"the two, the one and the other," there are several theories, all similar, and deriving the word from the tendency to say "both the." One is that it is Old English begen (masc.) "both" (from Proto-Germanic *bai, from PIE *bho "both") + -þ extended base. Another traces it to the Proto-Germanic formula represented in Old English by ba þa "both these," from ba (feminine nominative and accusative of begen) + þa, nominative and accusative plural of se "that." A third traces it to Old Norse baðir "both," from *bai thaiz "both the," from Proto-Germanic *thaiz, third person plural pronoun. Compare similar formation in Old Frisian bethe, Dutch beide, Old High German beide, German beide, Gothic bajoþs.
also ambidexterous, "able to use both hands equally," 1640s, with -ous + Medieval Latin ambidexter, literally "right-handed on both sides," from ambi- "both, on both sides" (see ambi-) + dexter "right-handed" (from PIE root *deks- "right; south"). An earlier English use of ambidexter (adj.) meant "double-dealer, one who takes both sides in a conflict" (late 14c.).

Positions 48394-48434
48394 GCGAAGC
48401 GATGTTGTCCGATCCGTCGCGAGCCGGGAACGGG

Its opposite, ambilevous "left-handed on both sides," hence "clumsy" (1640s) is rare. Ambidexter as a noun is attested from 1530s (in the sense "one who takes bribes from both sides") and is the earliest form of the word in English; its sense of "one who uses both hands equally well" appears by 1590s.